No shit Sherlock

He’s had a haircut, I observed of the young gym manager handling someone’s query at the hotel reception desk.  “Hello mate,” I said, and bleeped my membership card under the scanner to unlock the door, not commenting on his haircut.  He replied in kind and I flicked a glance over my shoulder at his customer, just as the customer looked up from his administration towards me.

Millions have been snared by the soulful eyes of Benedict Cumberbatch, from the stage, screen, magazines and newspapers.  He’s especially great for the page, almost naturally 3D, and this week vying with Dr Who on the Radio Times cover.  Seeing him there wasn’t entirely out of context as I’d just read an excited tweet from a writer of the Sherlock series which Cumberbatch was in town to shoot.

Ooh look, it’s him, I thought, as we both looked away.  Thought he’d have had a better hotel.

I hauled myself into the changing room with the faint shame that comes from visiting the place without intending to do any sort of workout.  Tired from a family weekend involving entertaining children and charming old people, I just wanted a steam, sauna and maybe a soak.

As I began to undress, he glided into the otherwise empty changing room behind me, radiating the easy grace of someone well-used to commanding attention.

Faced with celebrity at such close quarters, you’re never quite sure whether to engage them, or just let them get on with what they’re doing.  I’m sure many females would have happily traded position with me at that moment and simply watched, entranced by his being.  The comments below and wildly inflated traffic directed from numerous fansites would seem to support this.

Yet here was the sort of setting – empty gym changing room, Sunday evening – when it was natural to exchange a few civil words with someone, so I chanced conversation.

“Filming starts tomorrow, right?  I saw one of the writers’ tweets just now.”

“Oh, he’s been tweeting, has he?”

There ensued a few minutes debate about Twitter, only broken when he realised he didn’t have a pound coin needed for the locker and I offered him one.  He declined: “God no, it’ll be fine.  There’s nothing of value in there anyway.”  Really?!  I thought.  Selling his mobile phone to a tabloid fleetingly scurried through my brain.

The chat even continued while he used a urinal.  It was clear he had no time for Twitter and couldn’t see how others did.  I understood why it holds no appeal or necessity for him: a widely admired, successful young bloke with an instant audience and network.  However, I tried to persuade him that there are many others who really do have the time, in fact far too much of it. Like me.  There are others not blessed with a network or audience as immediate.  On top of this, it serves all kinds of purposes in business and socially.  I wanted to transmit this without giving a strong impression that I was the kind of needy tosser he derides.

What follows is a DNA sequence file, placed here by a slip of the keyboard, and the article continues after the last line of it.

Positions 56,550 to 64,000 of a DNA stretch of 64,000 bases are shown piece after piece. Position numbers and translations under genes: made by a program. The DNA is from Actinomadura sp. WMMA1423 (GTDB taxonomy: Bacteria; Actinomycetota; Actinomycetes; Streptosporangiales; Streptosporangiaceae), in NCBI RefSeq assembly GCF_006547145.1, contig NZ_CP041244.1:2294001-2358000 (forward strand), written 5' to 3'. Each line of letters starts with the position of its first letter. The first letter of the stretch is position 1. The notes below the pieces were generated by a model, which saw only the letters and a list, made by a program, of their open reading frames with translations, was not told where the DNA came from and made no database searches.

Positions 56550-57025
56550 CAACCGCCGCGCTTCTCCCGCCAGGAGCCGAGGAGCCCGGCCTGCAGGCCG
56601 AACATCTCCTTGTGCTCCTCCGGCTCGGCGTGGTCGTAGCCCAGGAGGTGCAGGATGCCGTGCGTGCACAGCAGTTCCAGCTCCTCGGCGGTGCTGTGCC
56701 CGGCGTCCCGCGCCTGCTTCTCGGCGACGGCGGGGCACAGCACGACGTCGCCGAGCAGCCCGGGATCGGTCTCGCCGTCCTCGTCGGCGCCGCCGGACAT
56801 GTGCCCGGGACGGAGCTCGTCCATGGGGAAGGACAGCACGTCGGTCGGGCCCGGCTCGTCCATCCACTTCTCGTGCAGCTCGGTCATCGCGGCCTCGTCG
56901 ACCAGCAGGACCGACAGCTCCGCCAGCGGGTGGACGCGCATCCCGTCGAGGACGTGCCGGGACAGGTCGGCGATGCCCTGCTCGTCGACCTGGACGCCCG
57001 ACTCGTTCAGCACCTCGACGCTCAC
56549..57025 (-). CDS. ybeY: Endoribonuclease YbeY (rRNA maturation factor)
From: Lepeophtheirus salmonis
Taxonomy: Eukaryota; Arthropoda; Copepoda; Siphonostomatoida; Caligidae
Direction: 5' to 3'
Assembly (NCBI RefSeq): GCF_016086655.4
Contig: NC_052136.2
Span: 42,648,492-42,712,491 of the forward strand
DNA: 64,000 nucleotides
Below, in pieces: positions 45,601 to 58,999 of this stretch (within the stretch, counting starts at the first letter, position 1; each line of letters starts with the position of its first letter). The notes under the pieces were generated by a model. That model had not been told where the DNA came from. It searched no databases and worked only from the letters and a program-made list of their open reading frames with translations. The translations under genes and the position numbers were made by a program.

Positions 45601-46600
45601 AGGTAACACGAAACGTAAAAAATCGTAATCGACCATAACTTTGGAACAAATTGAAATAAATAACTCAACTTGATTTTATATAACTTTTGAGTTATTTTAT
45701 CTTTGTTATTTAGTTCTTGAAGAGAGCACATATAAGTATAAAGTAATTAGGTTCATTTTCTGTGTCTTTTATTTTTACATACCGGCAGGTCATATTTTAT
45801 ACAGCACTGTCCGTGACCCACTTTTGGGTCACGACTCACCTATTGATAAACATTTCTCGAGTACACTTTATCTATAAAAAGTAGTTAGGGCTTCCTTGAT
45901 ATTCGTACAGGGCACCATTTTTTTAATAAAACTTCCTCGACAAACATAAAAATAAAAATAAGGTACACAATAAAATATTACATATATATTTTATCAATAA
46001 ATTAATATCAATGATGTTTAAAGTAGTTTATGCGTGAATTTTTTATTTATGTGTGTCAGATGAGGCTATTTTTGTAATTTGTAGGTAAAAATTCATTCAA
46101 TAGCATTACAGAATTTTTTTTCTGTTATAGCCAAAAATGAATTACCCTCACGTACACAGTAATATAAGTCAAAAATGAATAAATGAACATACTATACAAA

“Have a good swim,” he said, leaving the changing room before me, his antipathy towards Twitter unshaken.  Again I felt guilty that I wasn’t planning on swimming or doing anything that required exertion.  Hampered by an aching lower back I even felt slow changing into swimming shorts, then doubled back for a pee before heading to the steam room.

After several minutes of solitary time in the steam room, a heavy breathing Cumberbatch entered.  I wasn’t sure if he was disappointed to see me: oh, not him again, don’t talk to me – so I showed no sign of recognition for a couple of minutes.  He’d just done his lengths in the pool and glugged hungrily from a water bottle.

Ah, bollocks, I thought.  “Good scripts then?” I asked, as if seamlessly resuming our earlier conversation.  Still recovering regular breathing and taking in water, he nodded.  “Very good,” he said, “less establishing is needed for this series so they’re quite different.” I didn’t know what else to say after that, so let the silence hang.  “Going to the sauna,” he added soon after.  “See you in a bit.”  He stood up and left.

This left me with a dilemma because the sauna was my next planned stop.  But I didn’t want him to think I was stalking him so gave it a few minutes.

Hell, I wasn’t going to be guilt-tripped into not taking a sauna by Benedict Cumberbatch.

I exited the steam room, showered, walked several footsteps, opened the sauna door, enjoyed the warm blast, and sat down.  It was empty except for him.  He probably hates me now, I thought.  I won’t say anything else.  Instead I stared blankly at the floor, like people do in saunas.

“This your local gym then?” he asked.  Quickly followed by “lived around here long?” and “what do you do?”   Fuck Ben, I’m an aimless freelance nobody with an anonymous online identity because I’m a spineless lonely man necessarily protecting a boring professional identity.  Let’s not talk about me.  You’re an actor at the top of his game who’s short skip away from Hollywood, if you want it.  That’s a bit more interesting.

I didn’t actually say that, of course.  By way of compromise I steered discussion onto areas of London we were both familiar with, the things Cardiff and Wales has to offer.  We each shared a dash of family history.

There was a brief but comfortable pause.

I expressed my guilt at going to the gym without doing any work.  He said I should swim, just a few lengths to get the heart pumping.  I didn’t impose the story of my dodgy swimmer’s ear.  He told me he’d just done thirty lengths, really fast and really badly, but it was enough.  It was true.  The naturally neon Cumberbatch face was glowing even more than usual.  I could easily imagine him doing meditative exercise too: yoga, pilates, or Tai Chi.